P&H High Court} while relying on the decision held that the department can
move an application for the vacation of stay after one hundred and eighty
days on proof of the fact that delay in finalization of the case is attributable
to the assessee.
We observed that as on 31 March 2013, there were 21 cases involving
` 45.21 crore pending as arrears in Visakhapatnam-I, II, Guntur and
Hyderabad-II commissionerates where stay application is pending with
Commissioner (Appeals) and CESTAT for more than 30 days. However,
recovery procedure for these arrears has not yet been started by the
department.
We also observed that in 22 cases in Visakhapatnam-I and II
commissionerates involving revenue of ` 159.67 crore, CESTAT had stayed
recovery of arrears. We observed that in all these cases, the period of 6
months had already expired. However, the department had not initiated
review of these cases for filing applications for the vacation of stay in suitable
cases.
When we pointed this out (February 2014), the Ministry intimated
(December 2014) that in Visakhapatnam-II Commissionerate ` 1.78 crore was
recovered and early hearing petition has been filed in suitable cases.
Necessary action is being taken in Guntur Commissionerate to get the stay
vacated. It further intimated that parties are under appeals in Hyderabad-II
Commissionerate and stay has been granted by the CESTAT.
Recommendation No. 3
¾ The Board may consider amending section 35C(2A) of the Central Excise
Act, 1944 in view of Supreme Court decision in case of M/s Kumar Cotton
Mills Pvt. Ltd. v/s CCE, Ahmedabad {2005 (180) E.L.T. 434 (SC)} regarding
vacation of stay after one hundred and eighty days.
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3.6
Compliance issues
We conducted detailed examination of records relating to selected assessee
ports and other port service providers. Certain issues of non-compliance with
the statutory provisions, Cenvat related issues, incorrect availing of
exemptions which we observed in the course of examination for records are
highlighted below:
3.6.1 Non/short payment of Service Tax on upfront rental fee/concession
fee of rental income
As per Section 68, every person providing taxable service to any person shall
pay Service Tax at the rate specified in section 66B (or earlier section 66).
Prior to 1 July 2012, ‘renting of immoveable property’ as defined in Section
65(90a), included, inter alia, renting, letting, leasing, licensing or other similar
arrangements of immovable property for use in the course or furtherance of
business or commerce subject to certain exceptions prescribed therein. With
effect from 1 July 2012, ‘renting of immovable properties’ has been included
under ‘declared services’ list specified in Section 66E of the Finance Act,
1994.
Board’s circular dated 27 July 2005 clarifies that when advance payment is
received for a service which is non-taxable at the time of receipt of payment
but becomes taxable during the course of provision of service, such payments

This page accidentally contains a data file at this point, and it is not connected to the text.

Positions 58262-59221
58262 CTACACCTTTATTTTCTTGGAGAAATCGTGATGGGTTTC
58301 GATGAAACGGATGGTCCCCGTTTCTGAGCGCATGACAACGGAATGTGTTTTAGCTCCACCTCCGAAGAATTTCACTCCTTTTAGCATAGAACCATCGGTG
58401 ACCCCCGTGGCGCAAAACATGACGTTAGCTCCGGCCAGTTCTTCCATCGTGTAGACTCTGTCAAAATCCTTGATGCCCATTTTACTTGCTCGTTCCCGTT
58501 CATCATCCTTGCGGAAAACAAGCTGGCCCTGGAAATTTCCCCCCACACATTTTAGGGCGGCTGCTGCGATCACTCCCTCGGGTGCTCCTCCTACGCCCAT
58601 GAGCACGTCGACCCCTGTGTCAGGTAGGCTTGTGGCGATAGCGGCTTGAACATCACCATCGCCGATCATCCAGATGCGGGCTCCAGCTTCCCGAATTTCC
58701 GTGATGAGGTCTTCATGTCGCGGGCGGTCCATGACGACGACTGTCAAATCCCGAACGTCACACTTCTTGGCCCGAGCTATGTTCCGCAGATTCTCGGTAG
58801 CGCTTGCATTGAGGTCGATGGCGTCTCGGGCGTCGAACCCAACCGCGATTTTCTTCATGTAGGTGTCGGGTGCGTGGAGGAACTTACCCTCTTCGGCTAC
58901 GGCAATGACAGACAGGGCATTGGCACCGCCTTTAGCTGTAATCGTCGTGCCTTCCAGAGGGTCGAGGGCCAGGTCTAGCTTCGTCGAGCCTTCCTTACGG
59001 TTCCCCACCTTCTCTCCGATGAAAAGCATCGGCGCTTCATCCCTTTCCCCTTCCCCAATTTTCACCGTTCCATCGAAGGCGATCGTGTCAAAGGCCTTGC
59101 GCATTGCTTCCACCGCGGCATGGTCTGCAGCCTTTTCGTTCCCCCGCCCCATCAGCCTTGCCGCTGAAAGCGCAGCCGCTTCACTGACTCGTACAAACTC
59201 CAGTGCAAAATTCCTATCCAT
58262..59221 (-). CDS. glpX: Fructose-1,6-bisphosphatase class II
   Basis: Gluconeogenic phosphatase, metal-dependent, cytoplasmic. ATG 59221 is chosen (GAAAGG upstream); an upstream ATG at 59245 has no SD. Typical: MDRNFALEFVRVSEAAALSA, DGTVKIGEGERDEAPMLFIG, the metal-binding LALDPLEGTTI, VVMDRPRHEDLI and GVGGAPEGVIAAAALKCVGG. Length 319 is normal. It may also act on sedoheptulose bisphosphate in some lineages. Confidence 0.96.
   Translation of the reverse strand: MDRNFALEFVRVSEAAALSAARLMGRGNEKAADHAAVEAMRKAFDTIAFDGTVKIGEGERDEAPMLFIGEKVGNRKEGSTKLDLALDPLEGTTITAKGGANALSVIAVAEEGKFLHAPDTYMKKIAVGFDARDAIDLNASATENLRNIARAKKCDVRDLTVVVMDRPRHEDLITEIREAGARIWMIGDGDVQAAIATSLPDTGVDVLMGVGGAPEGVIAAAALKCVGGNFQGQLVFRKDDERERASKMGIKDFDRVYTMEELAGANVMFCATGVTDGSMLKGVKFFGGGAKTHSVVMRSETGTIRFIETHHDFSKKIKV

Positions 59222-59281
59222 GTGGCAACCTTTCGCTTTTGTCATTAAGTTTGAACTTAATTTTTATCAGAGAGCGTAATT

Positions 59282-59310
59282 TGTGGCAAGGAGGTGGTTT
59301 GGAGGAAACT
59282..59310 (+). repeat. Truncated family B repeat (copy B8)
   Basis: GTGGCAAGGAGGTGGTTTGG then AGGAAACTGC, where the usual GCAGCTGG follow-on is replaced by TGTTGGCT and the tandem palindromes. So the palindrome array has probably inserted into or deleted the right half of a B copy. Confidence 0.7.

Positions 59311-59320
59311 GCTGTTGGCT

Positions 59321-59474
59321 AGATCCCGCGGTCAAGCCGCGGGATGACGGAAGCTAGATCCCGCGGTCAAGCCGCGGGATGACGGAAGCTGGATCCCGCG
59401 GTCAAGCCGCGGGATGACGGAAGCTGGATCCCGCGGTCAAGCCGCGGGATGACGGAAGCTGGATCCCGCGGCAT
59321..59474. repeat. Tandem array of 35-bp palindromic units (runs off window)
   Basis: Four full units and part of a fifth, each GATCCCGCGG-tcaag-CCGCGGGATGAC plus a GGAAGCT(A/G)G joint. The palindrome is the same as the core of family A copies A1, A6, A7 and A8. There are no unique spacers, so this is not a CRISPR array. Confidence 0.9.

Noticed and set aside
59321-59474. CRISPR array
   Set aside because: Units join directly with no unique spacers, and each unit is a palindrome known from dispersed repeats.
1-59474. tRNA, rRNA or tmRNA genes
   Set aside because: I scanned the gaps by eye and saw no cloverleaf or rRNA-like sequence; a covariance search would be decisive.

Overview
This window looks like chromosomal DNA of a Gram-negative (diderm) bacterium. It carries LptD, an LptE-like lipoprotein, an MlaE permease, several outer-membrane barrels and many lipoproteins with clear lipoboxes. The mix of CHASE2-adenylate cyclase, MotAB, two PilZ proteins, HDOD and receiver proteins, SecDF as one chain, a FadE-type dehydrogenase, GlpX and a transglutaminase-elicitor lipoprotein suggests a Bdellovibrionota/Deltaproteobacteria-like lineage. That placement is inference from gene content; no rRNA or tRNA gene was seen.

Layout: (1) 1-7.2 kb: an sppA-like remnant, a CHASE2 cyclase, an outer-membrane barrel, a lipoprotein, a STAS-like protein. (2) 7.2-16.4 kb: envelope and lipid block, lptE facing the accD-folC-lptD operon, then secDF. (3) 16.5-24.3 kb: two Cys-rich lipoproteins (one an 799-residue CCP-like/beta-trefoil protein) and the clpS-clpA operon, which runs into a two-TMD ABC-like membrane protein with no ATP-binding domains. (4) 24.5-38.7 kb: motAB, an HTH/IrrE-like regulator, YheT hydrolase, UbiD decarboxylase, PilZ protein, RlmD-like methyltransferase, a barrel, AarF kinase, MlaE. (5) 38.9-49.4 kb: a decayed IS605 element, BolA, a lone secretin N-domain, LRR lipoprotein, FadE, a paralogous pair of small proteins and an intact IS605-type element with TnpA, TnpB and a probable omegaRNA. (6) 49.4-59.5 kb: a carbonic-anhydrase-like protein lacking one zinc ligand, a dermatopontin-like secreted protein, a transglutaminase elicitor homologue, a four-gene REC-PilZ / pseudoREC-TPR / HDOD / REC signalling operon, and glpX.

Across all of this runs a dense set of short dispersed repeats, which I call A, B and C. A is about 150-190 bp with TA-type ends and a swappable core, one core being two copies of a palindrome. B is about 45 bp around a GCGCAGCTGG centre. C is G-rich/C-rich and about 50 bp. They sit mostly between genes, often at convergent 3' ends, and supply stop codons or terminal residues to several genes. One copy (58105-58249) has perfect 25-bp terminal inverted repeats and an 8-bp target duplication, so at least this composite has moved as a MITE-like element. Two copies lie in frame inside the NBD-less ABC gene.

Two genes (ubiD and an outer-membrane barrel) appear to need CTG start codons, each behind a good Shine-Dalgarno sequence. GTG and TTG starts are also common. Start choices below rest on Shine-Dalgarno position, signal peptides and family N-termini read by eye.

would have to be apportioned appropriately between the two periods and
only that part of service provided on or after the service becomes taxable
service, is liable for Service Tax.
Explanation 2 under section 65(90a) of Finance Act, 1994, clarifies that for
the purpose of this clause, ‘renting of immovable property’ includes allowing
or permitting the use of space in an immovable property, irrespective of the
transfer of possession or control of the said immovable property. Further,
Board clarified in its circular dated 10 February 2012 that in Build-OperateTransfer (BOT) projects, the renting of immovable property by the
Government is a service and Service Tax is payable by Government or its
agency on the consideration received for the same.
(i)
We observed that during 2008-09, M/s Visakhapatnam Port Trust
(VPT) received an amount of ` 201.98 crore from M/s HPCL, Visakhapatnam
and ` 7.64 crore from M/s Rashtriya Chemicals and Fertilizers Ltd. As upfront
fee towards lease rent of 248.18 acres and 10 acres of land respectively.
These upfront fees were in nature of advance received from service receiver
for services to be provided and attracted Service Tax from the time the
activity became taxable viz. 1 July 2010. This resulted in non-payment of
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Service Tax of ` 19.24 crore and ` 72.37 lakh in respect of these two
transactions.
Further, VPT had leased out certain portions of port area on rent/lease for
commercial use and received estate rental incomes. We observed that
though on receipt of such amounts, VPT was paying Service Tax, it failed to
discharge Service Tax liability of ` two crore in some instances. This resulted
in short payment of Service Tax of ` two crore.
When we pointed this out (February 2014), the Ministry admitted (December
2014) the objection and recovered ` 26.27 crore.
(ii)
Govt. of Andhra Pradesh and Krishnapatnam Port Company Limited
(KPCL), Nellore, entered into a PPP agreement in 2004 for development of
Krishnapatnam Port on Build, Operate and Transfer (BOT) basis. Govt. of
Andhra Pradesh was the owner of specified land and water front within port
limit. As per the agreement, KPCL had to pay annual lease charges calculated
at the rate of 2 per cent of the fair market value of the land to the Govt. of